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Nanoporous Metal-Organic-Framework

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Nanoporous metal-organic frameworks (MOFs) are three-dimensional porous lattices of inorganic-organic linkers. These materials have tunable physiochemical properties such as high porosity, crystalline nature, chemical, thermal and mechanical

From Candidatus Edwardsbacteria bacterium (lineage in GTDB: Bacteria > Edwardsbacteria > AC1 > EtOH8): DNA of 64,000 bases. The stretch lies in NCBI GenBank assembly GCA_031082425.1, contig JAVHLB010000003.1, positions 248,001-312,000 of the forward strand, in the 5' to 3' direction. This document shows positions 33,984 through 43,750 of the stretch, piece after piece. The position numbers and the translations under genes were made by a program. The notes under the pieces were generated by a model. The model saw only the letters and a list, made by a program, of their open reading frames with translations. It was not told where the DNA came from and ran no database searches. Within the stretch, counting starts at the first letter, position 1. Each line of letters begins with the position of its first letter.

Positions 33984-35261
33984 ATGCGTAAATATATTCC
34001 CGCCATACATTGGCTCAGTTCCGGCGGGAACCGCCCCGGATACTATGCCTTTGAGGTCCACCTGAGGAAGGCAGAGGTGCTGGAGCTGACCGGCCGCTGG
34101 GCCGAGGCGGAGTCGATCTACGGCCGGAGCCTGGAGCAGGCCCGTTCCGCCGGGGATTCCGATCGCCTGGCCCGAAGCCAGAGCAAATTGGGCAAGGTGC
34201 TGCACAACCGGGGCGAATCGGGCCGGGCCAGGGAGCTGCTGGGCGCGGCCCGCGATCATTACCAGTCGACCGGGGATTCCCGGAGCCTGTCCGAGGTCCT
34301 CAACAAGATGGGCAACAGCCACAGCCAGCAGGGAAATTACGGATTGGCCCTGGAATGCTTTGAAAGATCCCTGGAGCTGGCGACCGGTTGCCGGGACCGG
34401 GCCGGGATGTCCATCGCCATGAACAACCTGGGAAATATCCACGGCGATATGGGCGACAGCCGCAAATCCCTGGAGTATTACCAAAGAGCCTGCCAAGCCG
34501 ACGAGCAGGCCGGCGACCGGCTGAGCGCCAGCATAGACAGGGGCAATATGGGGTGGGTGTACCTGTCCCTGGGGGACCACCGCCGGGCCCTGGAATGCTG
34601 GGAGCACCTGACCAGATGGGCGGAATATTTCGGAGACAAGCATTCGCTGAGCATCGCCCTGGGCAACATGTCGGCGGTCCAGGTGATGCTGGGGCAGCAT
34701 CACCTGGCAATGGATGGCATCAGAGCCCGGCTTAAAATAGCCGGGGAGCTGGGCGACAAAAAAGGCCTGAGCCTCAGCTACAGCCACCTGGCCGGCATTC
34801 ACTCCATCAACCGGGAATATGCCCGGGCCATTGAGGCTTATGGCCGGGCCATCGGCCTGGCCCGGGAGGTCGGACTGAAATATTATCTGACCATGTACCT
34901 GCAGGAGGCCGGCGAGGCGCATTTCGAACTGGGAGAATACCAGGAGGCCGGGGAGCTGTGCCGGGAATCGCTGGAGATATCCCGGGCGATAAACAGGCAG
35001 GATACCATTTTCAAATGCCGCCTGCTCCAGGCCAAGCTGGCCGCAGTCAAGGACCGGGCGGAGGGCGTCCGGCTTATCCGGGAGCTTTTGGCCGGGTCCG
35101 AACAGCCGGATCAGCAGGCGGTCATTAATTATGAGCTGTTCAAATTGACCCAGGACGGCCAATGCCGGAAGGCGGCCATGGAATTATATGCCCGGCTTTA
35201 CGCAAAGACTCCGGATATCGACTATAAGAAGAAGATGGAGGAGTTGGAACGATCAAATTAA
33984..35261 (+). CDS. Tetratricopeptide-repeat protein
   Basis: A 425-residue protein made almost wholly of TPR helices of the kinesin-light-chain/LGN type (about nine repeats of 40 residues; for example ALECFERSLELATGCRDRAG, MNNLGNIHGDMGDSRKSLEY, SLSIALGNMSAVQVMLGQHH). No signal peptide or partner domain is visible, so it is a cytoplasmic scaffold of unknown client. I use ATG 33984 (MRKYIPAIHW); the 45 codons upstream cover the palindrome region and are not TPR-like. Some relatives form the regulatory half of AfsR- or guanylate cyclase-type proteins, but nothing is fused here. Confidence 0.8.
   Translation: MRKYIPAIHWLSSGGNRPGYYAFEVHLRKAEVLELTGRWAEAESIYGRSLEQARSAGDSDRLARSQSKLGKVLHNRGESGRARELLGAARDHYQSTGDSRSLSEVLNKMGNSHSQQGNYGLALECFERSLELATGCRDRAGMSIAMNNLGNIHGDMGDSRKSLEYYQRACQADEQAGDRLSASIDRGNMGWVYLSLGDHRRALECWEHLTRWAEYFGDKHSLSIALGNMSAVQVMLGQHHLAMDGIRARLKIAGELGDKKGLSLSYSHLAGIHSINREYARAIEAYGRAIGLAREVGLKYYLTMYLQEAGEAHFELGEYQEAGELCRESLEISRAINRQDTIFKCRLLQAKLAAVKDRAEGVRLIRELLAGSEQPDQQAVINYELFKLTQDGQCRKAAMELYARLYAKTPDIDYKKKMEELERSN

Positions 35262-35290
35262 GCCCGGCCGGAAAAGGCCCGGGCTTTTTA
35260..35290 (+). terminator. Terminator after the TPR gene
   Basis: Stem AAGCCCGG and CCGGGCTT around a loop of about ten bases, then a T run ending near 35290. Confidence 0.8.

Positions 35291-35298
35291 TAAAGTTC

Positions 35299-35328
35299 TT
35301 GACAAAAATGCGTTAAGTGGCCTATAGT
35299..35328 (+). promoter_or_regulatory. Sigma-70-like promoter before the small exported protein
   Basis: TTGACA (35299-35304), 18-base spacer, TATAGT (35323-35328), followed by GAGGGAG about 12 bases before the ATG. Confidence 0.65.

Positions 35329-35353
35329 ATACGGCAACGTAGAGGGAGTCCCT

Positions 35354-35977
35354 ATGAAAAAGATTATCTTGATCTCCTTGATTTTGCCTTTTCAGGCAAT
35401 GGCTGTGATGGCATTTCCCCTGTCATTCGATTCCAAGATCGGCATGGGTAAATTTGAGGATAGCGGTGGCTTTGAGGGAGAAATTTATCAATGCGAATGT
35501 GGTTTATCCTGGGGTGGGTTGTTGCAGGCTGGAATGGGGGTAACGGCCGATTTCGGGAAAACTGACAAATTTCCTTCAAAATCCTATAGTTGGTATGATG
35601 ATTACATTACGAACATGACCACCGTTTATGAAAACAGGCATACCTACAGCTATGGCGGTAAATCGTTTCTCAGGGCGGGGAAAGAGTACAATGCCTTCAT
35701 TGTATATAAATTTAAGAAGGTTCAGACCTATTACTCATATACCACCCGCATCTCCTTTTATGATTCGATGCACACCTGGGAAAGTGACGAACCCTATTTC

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  Metal-Organic Framework Composites - Volume II Materials Research Forum LLC Materials Research Foundations 58  (2019) 107-139 https://doi.org/10.21741/9781644900437-6 107 Chapter 6 Nanoporous Metal-Organic-Framework Sameer Ahmad 1* , Afzal Ansari 1 , Weqar Ahmad Siddiqi 1 , M. Khursheed Akram 2   1 Department of Applied Sciences and Humanities, Faculty of Engineering and Technology, Jamia Millia Islamia, New Delhi-110025, India 2 Applied Sciences and Humanities Section, University Polytechnic, Faculty of Engineering and Technology, Jamia Millia Islamia, New Delhi-110025, India * ahmad.sameer68@yahoo.com Abstract Nanoporous metal-organic frameworks (MOFs) are three-dimensional porous lattices of inorganic-organic linkers. These materials have tunable physiochemical properties such as high porosity, crystalline nature, chemical, thermal and mechanical stability as well. The fabrication of different MOFs can be approached by synthetic modification methods for instance modulated synthesis and post-synthetic modification. Synthetic modifications develop most stable functionalized MOFs materials, which play the most promising role in different fields such as gas separation, catalysis, gas storage, water treatment, and other different applications. Keywords Metal-Organic Frameworks, Stability, Porosity, Functionalization, Gas Separation, Catalysis Contents 1.   Introduction ............................................................................................108   1.1   Fundamental stabilities of nano MOFs ............................................115   1.1.1   Chemical stability ............................................................................115   1.1.2   In water medium ..............................................................................115   1.1.3   In acid/base condition ......................................................................116   1.1.4   Thermal Stability .............................................................................117   1.1.5   Mechanical Stability ........................................................................118   1.2   Synthesis ..........................................................................................119    Metal-Organic Framework Composites - Volume II Materials Research Forum LLC Materials Research Foundations 58  (2019) 107-139 https://doi.org/10.21741/9781644900437-6 108 1.2.1   Modulated synthesis ........................................................................121   1.2.2   Post-synthetic modification (PSM) .................................................123   1.3   Applications of MOFs .....................................................................126   1.3.1   Gas separations and storage .............................................................126   1.3.2   Catalysis 128   1.3.2.1 Lewis acid catalysis .......................................................................128   1.3.2.2 Bronsted acid catalysis ...................................................................129   1.3.2.3 Redox Catalysis .............................................................................129   1.3.2.4 Photocatalysis ................................................................................129   1.3.2.5 Electrocatalysis ..............................................................................130   1.3.3   Water treatment ...............................................................................130   1.4   Other applications ............................................................................131   1.4.1   Sensors 131   1.4.2   Supercapacitors ................................................................................131   1.4.3   Biomedical applications...................................................................131   Conclusion .........................................................................................................132   References .........................................................................................................133   1. Introduction Nanoporous metal-organic frameworks (MOFs) are crystalline coordination polymers (CPs) which are constructed by the linkage of inorganic metal ion and organic ligands through a chemical bond. Where, metal ion act as a center of MOF, is known as the primary building unit (PBU) and organic ligands known as secondary building units (SBUs) of the framework. The term “nanoporous” for metal-organic frameworks (MOFs) are referred to those porous materials which have pores diameter less than a hundred nanometers (<100nm) with 2D- or 3D-networks of the voids spaces, and resulted (Fig. 1) into a single entity with nanoscale measurement. Nanoporous metal-organic frameworks (MOFs) are considered to be a new generation hybrid materials, which are useful in most diverse fields based on their structural performance and physiochemical properties such as large pores surface area, unsaturated metal sites, exchangeable ligands and presence of their voids in its structure [1-2]. Nanoporous MOFs contains dozens of structural topologies on different scales, such as mesoporous (2-50 nm pore diameter) and microporous (<2nm pore diameter) scales for instance MCM-41, ZIF-MOFs, MIL-  Metal-Organic Framework Composites - Volume II Materials Research Forum LLC Materials Research Foundations 58  (2019) 107-139 https://doi.org/10.21741/9781644900437-6 109 100,101 and many others. While, the others conventional example of MOFs are Rho and sodalite (Fig. 2) that are well known for zeolites respectively, but effective performs than nanoporous MOFs materials[2-3]. Figure 1: General representation of 3D-nanoporous metal-organic framework (MOF). Due to the structural similarity with organometallic complexes they are considered to be as coordination polymers (PCs). Moreover, nano MOFs is to be consider different over others coordination polymers in terms of physiochemical properties and these differences are enlisted in (Table-1), as the key of structural differences between MOFs and other coordination polymer materials [4-5]. In the light of crystal shape arrangement, nano MOFs are classified into two types: crystalline and amorphous. The crystalline form shows an infinite arrangement of solids in regular long-range order while amorphous MOFs possess short-range order with the finite arrangement of the solids [5]. The crystalline nano MOFs exhibits large surface area up to 7000 m 2 g -1 , and permanent free volume porosity up to 90% and low densities to 0.14 gcm -3 [3]. Nanoporous MOFs exhibits structural and functional tunability towards research and development for both engineers and scientists. These nanoporous materials have been used in expanding scope such as catalysis specific for heterogeneous fashion, energy storage, and gas separation but are also used for other practical applications including chemical sensing, biomedicine, photocatalysis and water treatment [6]. The crystalline nanoporous metal-organic frameworks (MOFs) expose some different properties over usually used coordination polymers (e.g. organo-metallic framework) and other molecular sieves as they are structurally flexible and multi-functional materials which are reliable for a useful physical characteristics like as photoluminescence, magnetism, and conductivity.  Metal-Organic Framework Composites - Volume II Materials Research Forum LLC Materials Research Foundations 58  (2019) 107-139 https://doi.org/10.21741/9781644900437-6 110 Table 1: Compare between physiochemical properties of zeolite and molecular sieves. S.No.   Physiochemical properties   Dimensions   1.   Pore size   ~4-12 A o   2.   Pore shape   Circular and elliptical   3.   Surface nature   Hydrophobic for high silica, hydrophilic   4.   Voids volume   <50%   While, the conventional porous zeolites which are a well-recognized example of crystalline nanoporous MOFs material characterized on a micro-scale with pores size about (02 nm) in diameter. Usually, these microporous crystalline hybrids are three-dimensionally (3D) framework also and composed by tetrahedrons (T-atoms) of Silicon-oxides (SiO 4 ) and Aluminium-oxides (AlO 4 ) in the form of negatively charged lattices (Fig. 2). The negative charges on the lattices are balanced by central metal cations of the framework. There are more than 190 different most known zeolites form have been reviewed in literature, for example ZSM-5, zeolite- β, zeolites(X, Y, and A), silicalite -1 among others. Figure 2: Three dimensional overview of porous zeolites lattices (sodalite) reuse with  permission from ref-(11). The well-oriented pores and voids spaces of the zeolites frameworks with transition metal cations account for redox activity and catalytic applications [2,7]. Henceforth, approximately forty (40) natural zeolites have been found where typical cations are alkali metals e.g. Na+, K+ and alkaline earth metal e.g. Ca 2+ , Ba 2+  ions used in its framework  Metal-Organic Framework Composites - Volume II Materials Research Forum LLC Materials Research Foundations 58  (2019) 107-139 https://doi.org/10.21741/9781644900437-6 111 center. In contrast to characteristic zeolites, synthetic zeolites may contain both inorganic and natural cations, e.g., Na + , quaternary ammonium particles, and protons. Based on crystal size and symmetry of framework, the International Zeolite Association (IZA) assigned a three-letter code to each zeolite MOFs topology, for instance, ZSM-5, AlPO 4 -5, AlPO 4 -1, but MFI (Mobil number five) code especially used for some molecular sieves [7]. One of the most important example of nanoporous MOF materials are zeolitic imidazole frameworks (ZIFs) and assigned with an unique code up to twelve frameworks topologies such as ZIF-9 to ZIF-12 have been reported. ZIFs MOF are constructed by tetrahedral transition metal ions and imidazolates (IM) linkers, where IM linkers are replaced linkers instead of the tetrahedral Si-O and Al-O bonds of the aluminosilicate zeolites MOFs. Moreover, example of ZIFs are ZIF-1 to -4, -6 to -8 and -10 to -11 are known for zinc (Zn 2+ ) metal ion, ZIF-5 (Zn 2+  and In 2+ ) and ZIF-9,-12 known for cobalt metal (Co 2+ ) ion, which can be synthesized by copolymerization process [8]. Imidazolates (IM) unit of the framework are formed by losing a proton from an imidazole molecule and make a bridge like M-IM-M link in MOF, where this unit (IM) combines with metal ions as similar to the Si-O-Si bond link of the zeolite structure. A large number of new groups of nonporous low symmetrical ZIFs have been reported which are structurally analogous to tetrahedral zeolite frameworks composed by Fe (II), Co (II), Cu (II) and Zn (II) metal ions (Fig. 3). Among these frameworks, two zeolitic IM-frameworks (ZIF-7,8) have a porous and symmetrical structure as similar to zeolites. Furthermore, other two zeolitic IM-framework ZIF-8 and -11 exhibits their permanent porous nature (Table-2) with high surface area (1,810 square meter/gram), chemical resistivity towards alkaline solutions and remarkable thermal stability up to 550 o C which prevents ZIFs to degrade in various operating environments [8-10]. Table 2: Physiochemical properties of MOF ZIFs-8, 11 analyzed by X-ray diffraction (XRD) technique. ZIF-n ZIF-8 ZIF-11 Ref. [8] Pore diameter (A o ) 11.6 14.6 Surface area (m 2 /g) 1,948 1,677 Pore volume (m 3 /g) 0.664 0.580